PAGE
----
Our brain’s wiring is changing.
I am a programmer.
Early in my career back in mid-eighties nineties when we were confronted by a problem and needed information, we had no option but seek documentation, read lengthy manuals, and sometimes pay truckloads of cash to ‘consultants’.
When we needed to learn a new programming language or grasp a new technology such as a new API or operating system we had no option but to read thick manuals and sometimes attend courses.
Our brain pretty much operated on its own with input mostly taken from static material. This was after all how our brain was wired through education systems of pre-Internet era.
We were used to the idea that our consciousness is unique and isolated. It seemed the best way our mind’s clockwork could operate was when we were in complete solitude provided that we had every material we need in front of us.
Nowadays I hardly open a book for solving problems. In the past few years I learned three computing languages (out of seven) through Google.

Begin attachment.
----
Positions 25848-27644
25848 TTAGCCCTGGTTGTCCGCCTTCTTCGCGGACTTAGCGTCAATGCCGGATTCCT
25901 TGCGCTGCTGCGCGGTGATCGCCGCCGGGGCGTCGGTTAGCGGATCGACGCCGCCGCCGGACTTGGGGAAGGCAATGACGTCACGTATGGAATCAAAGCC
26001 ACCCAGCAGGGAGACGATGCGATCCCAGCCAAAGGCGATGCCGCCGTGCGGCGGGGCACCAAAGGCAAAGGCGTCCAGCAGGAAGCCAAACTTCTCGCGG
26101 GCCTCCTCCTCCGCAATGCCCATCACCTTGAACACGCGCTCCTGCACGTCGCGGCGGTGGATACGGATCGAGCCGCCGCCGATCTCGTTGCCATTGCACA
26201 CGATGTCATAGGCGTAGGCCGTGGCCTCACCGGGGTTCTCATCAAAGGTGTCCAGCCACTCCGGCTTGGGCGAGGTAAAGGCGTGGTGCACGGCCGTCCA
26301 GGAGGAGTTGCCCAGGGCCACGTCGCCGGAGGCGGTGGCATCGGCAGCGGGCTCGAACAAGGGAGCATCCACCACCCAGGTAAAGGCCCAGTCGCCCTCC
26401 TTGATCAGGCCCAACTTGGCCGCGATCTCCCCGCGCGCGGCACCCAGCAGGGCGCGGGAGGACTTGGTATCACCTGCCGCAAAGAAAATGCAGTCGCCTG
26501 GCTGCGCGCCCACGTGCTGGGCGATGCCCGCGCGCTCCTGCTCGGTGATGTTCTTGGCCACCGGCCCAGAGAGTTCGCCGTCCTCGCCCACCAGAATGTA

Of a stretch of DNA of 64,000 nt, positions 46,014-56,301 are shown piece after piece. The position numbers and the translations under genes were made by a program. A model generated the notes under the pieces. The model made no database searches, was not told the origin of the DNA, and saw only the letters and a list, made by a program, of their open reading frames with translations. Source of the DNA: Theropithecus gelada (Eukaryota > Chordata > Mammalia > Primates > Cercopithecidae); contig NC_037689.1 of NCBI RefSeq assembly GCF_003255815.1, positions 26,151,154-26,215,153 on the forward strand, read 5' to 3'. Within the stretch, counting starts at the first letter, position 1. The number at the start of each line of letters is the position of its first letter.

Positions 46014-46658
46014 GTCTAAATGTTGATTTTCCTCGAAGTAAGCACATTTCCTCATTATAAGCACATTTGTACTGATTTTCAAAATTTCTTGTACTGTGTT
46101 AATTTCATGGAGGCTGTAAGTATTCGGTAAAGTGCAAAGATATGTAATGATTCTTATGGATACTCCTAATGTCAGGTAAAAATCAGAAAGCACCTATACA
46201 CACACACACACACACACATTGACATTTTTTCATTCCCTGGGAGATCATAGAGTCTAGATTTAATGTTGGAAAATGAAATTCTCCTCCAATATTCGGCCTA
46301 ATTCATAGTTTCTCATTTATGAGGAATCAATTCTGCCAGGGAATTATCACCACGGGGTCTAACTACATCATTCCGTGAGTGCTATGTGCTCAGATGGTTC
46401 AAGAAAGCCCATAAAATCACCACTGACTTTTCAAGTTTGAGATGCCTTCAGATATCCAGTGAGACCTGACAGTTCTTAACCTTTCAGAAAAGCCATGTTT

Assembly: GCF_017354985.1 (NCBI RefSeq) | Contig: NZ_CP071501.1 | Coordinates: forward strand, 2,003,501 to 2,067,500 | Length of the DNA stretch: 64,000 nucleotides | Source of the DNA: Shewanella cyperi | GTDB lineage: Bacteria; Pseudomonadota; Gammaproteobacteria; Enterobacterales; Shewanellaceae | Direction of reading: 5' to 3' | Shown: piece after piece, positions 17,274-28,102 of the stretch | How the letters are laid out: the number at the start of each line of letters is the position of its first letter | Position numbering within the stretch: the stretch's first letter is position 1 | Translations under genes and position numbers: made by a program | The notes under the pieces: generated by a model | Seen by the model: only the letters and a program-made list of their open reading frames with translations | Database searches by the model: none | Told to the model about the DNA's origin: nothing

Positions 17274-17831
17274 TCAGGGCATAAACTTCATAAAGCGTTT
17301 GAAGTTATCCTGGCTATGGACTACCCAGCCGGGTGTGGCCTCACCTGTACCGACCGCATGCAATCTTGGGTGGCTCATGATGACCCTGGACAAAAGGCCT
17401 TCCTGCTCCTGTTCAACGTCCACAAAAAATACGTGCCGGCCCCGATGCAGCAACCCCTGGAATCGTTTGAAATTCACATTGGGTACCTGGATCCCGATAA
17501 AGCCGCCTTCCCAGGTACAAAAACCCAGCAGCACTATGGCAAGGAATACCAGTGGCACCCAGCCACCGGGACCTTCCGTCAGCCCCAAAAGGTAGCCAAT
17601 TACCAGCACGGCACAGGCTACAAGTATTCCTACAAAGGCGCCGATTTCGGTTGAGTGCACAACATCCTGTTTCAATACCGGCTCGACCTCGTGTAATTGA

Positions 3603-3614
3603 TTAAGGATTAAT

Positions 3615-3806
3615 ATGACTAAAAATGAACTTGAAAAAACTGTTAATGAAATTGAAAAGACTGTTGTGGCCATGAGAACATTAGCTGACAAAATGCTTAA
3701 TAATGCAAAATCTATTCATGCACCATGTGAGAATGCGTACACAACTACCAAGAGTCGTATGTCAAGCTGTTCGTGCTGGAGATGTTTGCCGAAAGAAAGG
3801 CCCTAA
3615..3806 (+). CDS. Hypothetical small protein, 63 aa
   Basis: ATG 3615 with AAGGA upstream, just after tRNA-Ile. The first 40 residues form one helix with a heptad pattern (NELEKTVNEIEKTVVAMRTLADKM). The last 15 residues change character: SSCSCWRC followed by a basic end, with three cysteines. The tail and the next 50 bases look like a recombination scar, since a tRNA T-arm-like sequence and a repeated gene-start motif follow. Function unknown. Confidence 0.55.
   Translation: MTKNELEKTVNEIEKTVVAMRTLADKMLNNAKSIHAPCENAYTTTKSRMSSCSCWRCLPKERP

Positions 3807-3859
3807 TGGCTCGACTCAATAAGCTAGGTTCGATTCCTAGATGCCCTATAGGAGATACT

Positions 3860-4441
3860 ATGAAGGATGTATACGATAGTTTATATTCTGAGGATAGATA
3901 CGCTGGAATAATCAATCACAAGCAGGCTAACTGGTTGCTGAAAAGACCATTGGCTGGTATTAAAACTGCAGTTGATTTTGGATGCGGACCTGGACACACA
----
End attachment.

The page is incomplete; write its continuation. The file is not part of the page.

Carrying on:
At work every other second my mind reaches out and extends its memory through that little box, Google search.
That little box almost became a cyber-extension of my brain. It seems all I need is a well functioning short-memory from my biological end and whatever my frontal lobe is capable of.
My thought process is no longer driven by a static, hardwired and error-prone organic memory which is subject to birth, physical and age related weakness, but by a more dynamic, accurate, ageless and colossal machinery.
That little box makes me smarter, I make better judgements, I think faster, and I can reliably test my assumptions at a much faster rate. Despite my age my productivity at work increased in several orders of magnitude.
I am no longer Homo Sapiens. I am remade as Cyber Sapiens.
These are exciting times for our generation. We are lucky enough to witness the best of both worlds and we are representing a generation at the dawn of post-Internet human brain evolution.